Lapa is most commonly known as an architectural structure in Southern Africa. The many-meaning word translates to a home, a space to gather and restore. Conceptualised and presented by the Goethe-Institut Johannesburg, LAPA is a communal, experimental public project with a co-working office, reading room and residency.
LAPA hosts the Goethe-Institut team, the Pan-African artistic residency, as well as organisations and publics as parallel and connected programmes for the intersections of artists, communities and cultural organisations, to develop sustainable exchange. This new space and residency is conceptualised to address the need for communal space and art infrastructure within Johannesburg which promotes regional exchange in Africa and its diaspora. Housed in the Breezeblock building in the suburb of Brixton, LAPA makes an immediate connection with community and asks what kind of potential could we encourage when we are housed together.
Enacting the term LAPA, the residency becomes a space of communing, and ‘homing’ through artistic practice which can encourage restorative sensibilities.
Our People Are Our Mountains and other conditions of Life, Residency Announcement 2023 and 2024. LAPA is excited to announce the artist-in-residence at LAPA, Brixton. LAPA welcomes Gugulethu Duma and Maf, Lamis Haggag and Mina Nasr, Lara Sousa and Nair Noronha to take on a period of 3 months of research and development of their proposed work. The residencies run for a total of 3 months where the artists work together in Johannesburg. Each residency hosts programmes and events unique to the artists and is announced via the LAPA Instagram page. We look forward to what their time might LAPA is co-conceptualised by the Goethe-Institut Johannesburg and is a communal space to research, experiment and share practices of homing and becoming.
LAPA RESIDENCY RESEARCH
As a collaborative space, LAPA facilitates residencies as a form of artistic research. It invites and develops modes of research and collaboration with artists working in the continent and diaspora. Learn more about the artists in residence research projects below:
Our people are our mountains, and other conditions of life
Taken from a text by Amilcar Cabral who prefaced ideas of unity and struggle within the African agenda, his phrase ‘Our people are our mountains’ (1972) illustrates the landscape and its metaphors as a condition of life: what is tied and coded between people into land and how it writes many other conditions of living.
Using this as a basis to wonder on theories and practices of collectivity, third spaces, shared inquiry and co-citizenship in which art becomes a social practice; this residency activates borderless states of being in new pan-africanism and African states through three main sessions: Enunciation: Voicing on many forms, Imbibe earthen processes and Contextual Landings.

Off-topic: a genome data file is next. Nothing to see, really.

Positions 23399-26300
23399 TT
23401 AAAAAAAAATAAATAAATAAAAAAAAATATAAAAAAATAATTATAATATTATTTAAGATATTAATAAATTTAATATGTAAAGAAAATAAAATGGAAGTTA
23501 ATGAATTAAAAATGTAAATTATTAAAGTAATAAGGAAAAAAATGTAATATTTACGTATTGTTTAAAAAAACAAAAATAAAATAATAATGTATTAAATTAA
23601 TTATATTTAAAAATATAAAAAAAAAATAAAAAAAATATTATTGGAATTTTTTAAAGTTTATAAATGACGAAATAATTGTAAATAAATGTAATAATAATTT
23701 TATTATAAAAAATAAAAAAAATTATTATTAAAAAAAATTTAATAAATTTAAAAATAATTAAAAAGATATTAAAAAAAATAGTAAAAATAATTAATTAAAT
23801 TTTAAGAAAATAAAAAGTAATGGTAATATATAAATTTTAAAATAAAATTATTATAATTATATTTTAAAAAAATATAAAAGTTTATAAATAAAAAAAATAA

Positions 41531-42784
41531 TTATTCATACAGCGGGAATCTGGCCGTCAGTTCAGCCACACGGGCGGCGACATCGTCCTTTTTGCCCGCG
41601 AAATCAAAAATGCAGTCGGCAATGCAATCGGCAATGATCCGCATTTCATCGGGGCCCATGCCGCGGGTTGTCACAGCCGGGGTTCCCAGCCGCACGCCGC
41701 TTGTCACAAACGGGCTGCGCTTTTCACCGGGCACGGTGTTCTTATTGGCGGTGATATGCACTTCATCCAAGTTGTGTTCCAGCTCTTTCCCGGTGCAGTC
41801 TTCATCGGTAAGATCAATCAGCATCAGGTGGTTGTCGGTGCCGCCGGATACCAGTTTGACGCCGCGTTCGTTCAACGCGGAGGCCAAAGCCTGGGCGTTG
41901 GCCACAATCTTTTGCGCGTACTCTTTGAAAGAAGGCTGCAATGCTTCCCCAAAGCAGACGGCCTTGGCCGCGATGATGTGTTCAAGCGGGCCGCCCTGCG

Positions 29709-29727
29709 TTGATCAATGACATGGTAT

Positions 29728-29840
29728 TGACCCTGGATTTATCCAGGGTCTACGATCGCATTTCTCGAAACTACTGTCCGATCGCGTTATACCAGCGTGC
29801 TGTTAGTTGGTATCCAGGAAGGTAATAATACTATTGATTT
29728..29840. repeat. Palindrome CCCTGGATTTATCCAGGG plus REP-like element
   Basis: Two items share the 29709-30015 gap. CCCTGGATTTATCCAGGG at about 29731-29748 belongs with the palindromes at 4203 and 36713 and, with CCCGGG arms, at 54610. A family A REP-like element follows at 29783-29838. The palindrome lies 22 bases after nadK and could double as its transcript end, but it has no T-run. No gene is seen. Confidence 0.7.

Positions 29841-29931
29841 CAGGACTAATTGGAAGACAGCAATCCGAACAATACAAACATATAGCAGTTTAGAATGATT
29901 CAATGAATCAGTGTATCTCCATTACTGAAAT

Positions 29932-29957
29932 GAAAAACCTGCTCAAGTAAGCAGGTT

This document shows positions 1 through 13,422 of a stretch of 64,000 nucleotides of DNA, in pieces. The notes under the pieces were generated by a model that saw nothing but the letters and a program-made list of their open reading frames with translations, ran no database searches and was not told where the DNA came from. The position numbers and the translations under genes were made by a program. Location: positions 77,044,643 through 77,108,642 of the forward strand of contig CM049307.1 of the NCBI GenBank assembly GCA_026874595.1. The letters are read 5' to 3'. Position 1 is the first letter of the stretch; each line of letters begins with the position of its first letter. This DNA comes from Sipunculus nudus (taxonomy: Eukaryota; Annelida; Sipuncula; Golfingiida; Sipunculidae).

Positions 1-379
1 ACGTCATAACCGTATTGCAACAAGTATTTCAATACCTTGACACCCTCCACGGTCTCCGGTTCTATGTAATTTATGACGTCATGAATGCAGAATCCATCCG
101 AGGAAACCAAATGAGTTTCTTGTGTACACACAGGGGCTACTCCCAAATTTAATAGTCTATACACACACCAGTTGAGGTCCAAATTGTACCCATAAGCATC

Session 1: Enunciation: Voicing in many forms
A residency investigating the voice as a mode of multiplying, reconstituting and reconfiguring through practices that highlight the multivocal or polyvocal.
It considers the voice as material, invoking the many languages, tonalities and multiplicities of meanings, and the vocal, through forms of enunciation, as the unfurling of these multiple meanings. It invites perspectives on the voice and the vocal as a means through which we express our own reality and as the mechanism of carrying others realities.
Session 2: Imbibe earthen processes
This residency is hyper-focused on food and food systems as a mode of timekeeping, education and sharing, by discussing the ethics and practices of radical movements in relation to these food histories.
It negotiates food production, distribution and consumption in multiple cultural and political contexts by linking the earth processes with the gut processes and considers the preparation and practices of food as a mechanism of locating oneself within them.
Session 3: Contextual landings
Asking the questions: How does our context define our reading, how does geography divide and focus our attention?
How is it still possible to speak of a ‘here’ and a ‘there’ at the same time?
This session explores and works against concepts of migration as apolitical but demands this homing to provide context and its sets of terms; unconcerned with geographies but concerned with the principles of homing oneself.
Notes from the selection committee
“[The selected residents all have themes which connect to illustrate a landscape through elemental metaphors: the sonic through earth, the sun through food and water through space]” blk.banaana
“Just to speak on the elemental, these resources that Africa has a huge supply of but also in their use are quite limited. [...] how will these residencies speak to a larger context and how will we bring them together to address these issues and of course their aesthetic, artistic agency. A lot of scientific orientated people don’t think that artists have a say in these things [but from an African context a lot of noise is made through the arts]. Let’s see how we can really make a point of these things.” Bernard Akoi Jackson
LAPA residency is reviewed and selected by a group of professionals working in Africa, dedicated to artistic practices, research and institution making.
Each year, three jury is selected to advise and make final selections for the residency periods from the LAPA open call. The applications are vetted for quality of practice and intent of research, as well as the applicability of the work to a collaborative format and its sensitivity to practices of new pan-africanism.